Originally commissioned as part of the re-establishment of the Scottish Book Festivals Network, this report, launched on 16 March 2021, is essential reading for anyone involved in digital delivery of events, author promotion, and audience development. It covers thorny issues such as monetisation, accessibility, audience development and digital burnout through a mixture of research-informed writing, expert interviews and real-life case-studies.

Funded by Creative Scotland.

Read the report.


Added on June 2, 2021.

BAME perceptions & experiences of Scotland’s literary sector – survey report

In spring 2020, Scottish BAME Writers Network (SBWN) partnered with EDI Scotland to gather the perceptions and experiences of BAME writers in and from Scotland. The survey aimed to assess gaps, absences, and barriers to participation in Scotland’s literary sector, and to help SBWN plan inclusive programming during their pilot programme and beyond. Following SBWN’s Call to Action to the literary sector in June, the SBWN survey results, published on 7 July 2020, further highlight the need for lasting change.

Read the report here.

Key findings from respondents include:

  • 62.5% felt that their ethnic identity or race had been a barrier to success in Scotland’s literary sector (within the past 12 months).
  • 26.7% had experienced a racist incident at a literary event or activity in the past 12 months.
  • 68.8% disagreed or strongly disagreed that Scottish books, journals, and literary publications reflect the diversity of Scotland.
  • 71.9% agreed or strongly agreed with the statement, ‘I am aware of the diversity of BAME writers that exist in Scotland’.
  • 84.8% overwhelmingly disagreed or strongly disagreed with the statement, ‘White Scottish audiences are aware of the diversity of BAME writers that exist in Scotland’.
  • 78.2% disagreed or strongly disagreed that BAME and white Scottish people have equal opportunities to succeed in Scotland’s literary sector.

Recommendations for the literary sector include:

  • Provide more developmental support to emerging BAME writers.
  • “Ensure a diversity of BAME writers, including local and working-class BAME writers, are represented through events and activities” and avoid recreating the “same cliques or gated spaces that BAME writers might experience in the wider literary sector”.
  • “Challenge views that suggest diversity and quality are incompatible.”
  • “Upskill literary event chairs and facilitators to challenge microaggressions, inappropriate questions and abuse directed at panellist and performers.”
  • “For white senior figures in Scotland’s literary sector, take responsibility to address inequalities in the literary sector and do not place this onus on BAME people.”

Added on July 10, 2020. Download this resource

The State of Poetry and Poetry Criticism

The Ledbury Poetry Critics 2020 annual report on race and poetry was published on 25 June 2020.

Since the 2017 launch of the Ledbury Poetry Critics programme (at University of Liverpool’s Centre for New and International Writing) clear progress has been made in increasing the diversity of poetry reviewing. Surveying over thirty UK poetry magazines and newspapers from 2009 to 2019, the quantitative success of Ledbury Critics is profoundly clear: although reviews by Black, Asian and Minority Ethnicity (BAME) critics account for only 5.57% of all reviews over the ten-year period (6,804), over half of all these reviews by BAME critics were written since 2017 (201 of 391 total). Put another way, since the Ledbury Critics programme was founded criticism by non-white poetry reviewers has doubled.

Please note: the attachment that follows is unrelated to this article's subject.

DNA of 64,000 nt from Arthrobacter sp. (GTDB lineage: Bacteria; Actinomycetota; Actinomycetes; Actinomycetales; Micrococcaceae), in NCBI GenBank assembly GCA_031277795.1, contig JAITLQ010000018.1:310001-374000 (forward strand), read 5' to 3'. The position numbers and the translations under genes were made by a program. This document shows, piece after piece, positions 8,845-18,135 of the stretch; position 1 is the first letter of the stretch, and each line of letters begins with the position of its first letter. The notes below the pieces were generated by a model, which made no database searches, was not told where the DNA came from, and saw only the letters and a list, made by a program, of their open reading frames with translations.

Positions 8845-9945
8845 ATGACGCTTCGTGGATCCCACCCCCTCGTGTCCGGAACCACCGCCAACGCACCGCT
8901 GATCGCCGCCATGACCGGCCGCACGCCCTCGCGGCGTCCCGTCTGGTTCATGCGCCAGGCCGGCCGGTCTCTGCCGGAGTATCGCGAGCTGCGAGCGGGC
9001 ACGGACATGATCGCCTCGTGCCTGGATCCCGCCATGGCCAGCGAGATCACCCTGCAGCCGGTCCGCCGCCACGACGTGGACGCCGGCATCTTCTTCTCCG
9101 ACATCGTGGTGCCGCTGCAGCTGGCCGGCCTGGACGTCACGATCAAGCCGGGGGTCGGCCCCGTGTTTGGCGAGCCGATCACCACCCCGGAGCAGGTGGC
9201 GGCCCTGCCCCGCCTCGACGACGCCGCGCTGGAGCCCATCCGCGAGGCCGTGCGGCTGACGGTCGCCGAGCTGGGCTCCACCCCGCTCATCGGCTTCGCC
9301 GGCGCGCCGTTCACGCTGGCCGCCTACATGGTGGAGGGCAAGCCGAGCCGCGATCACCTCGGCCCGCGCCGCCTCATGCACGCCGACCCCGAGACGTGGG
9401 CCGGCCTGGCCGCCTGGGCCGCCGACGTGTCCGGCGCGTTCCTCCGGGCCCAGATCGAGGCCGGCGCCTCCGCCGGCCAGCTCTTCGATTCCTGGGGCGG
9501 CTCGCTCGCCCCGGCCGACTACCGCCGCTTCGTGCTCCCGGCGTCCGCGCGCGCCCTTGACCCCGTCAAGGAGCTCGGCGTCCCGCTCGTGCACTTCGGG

This remarkable achievement may be statistically small compared to the still considerable imbalances that persist—but this exponential increase demonstrates that there is a surfeit of highly skilled BAME poetry critics. However, implementing lasting, longer-term structural change is complex and requires a shared belief in equality among commissioning editors, critics and indeed readers of poetry and reviews. Three years on, it is still found that resistance or indifference to inclusivity remains in certain reviewing platforms. At some newspapers and magazines, white writers and editors at all levels replicate and reinforce the racial power structures that keep UK and Irish poetry and its critical culture white, either by choice or by failing to interrogate their commissioning and editorial practices.

With the move towards more qualitative measures of how race and reviewing co-exist in UK and Irish poetry, it is hoped that it is not empty optimism to start looking toward wider social and structural change in the future through an expansion of what constitutes a poetry ‘review’.

Added on June 30, 2020. Download this resource

Rethinking ‘Diversity’ in Publishing

Rethinking ‘Diversity’ in Publishing, launched on 23 June 2020, is the first in-depth academic study in the UK on diversity in trade fiction and the publishing industry with a particular focus on three genres: literary fiction, crime/thriller, and young adult. These genres were chosen because of the way in which they varied in terms of the racial and ethnic diversity of the authors published.

Written by Dr Anamik Saha and Dr Sandra van Lente, the project is a partnership between Goldsmiths, University of London, Spread the Word and The Bookseller, and is based on interviews with authors, agents and representatives from all of the major publishing houses, including CEOs and managing directors, editors, designers and marketing, PR and sales staff. Funded by the Arts and Humanities Research Council, it is published by Goldsmiths Press.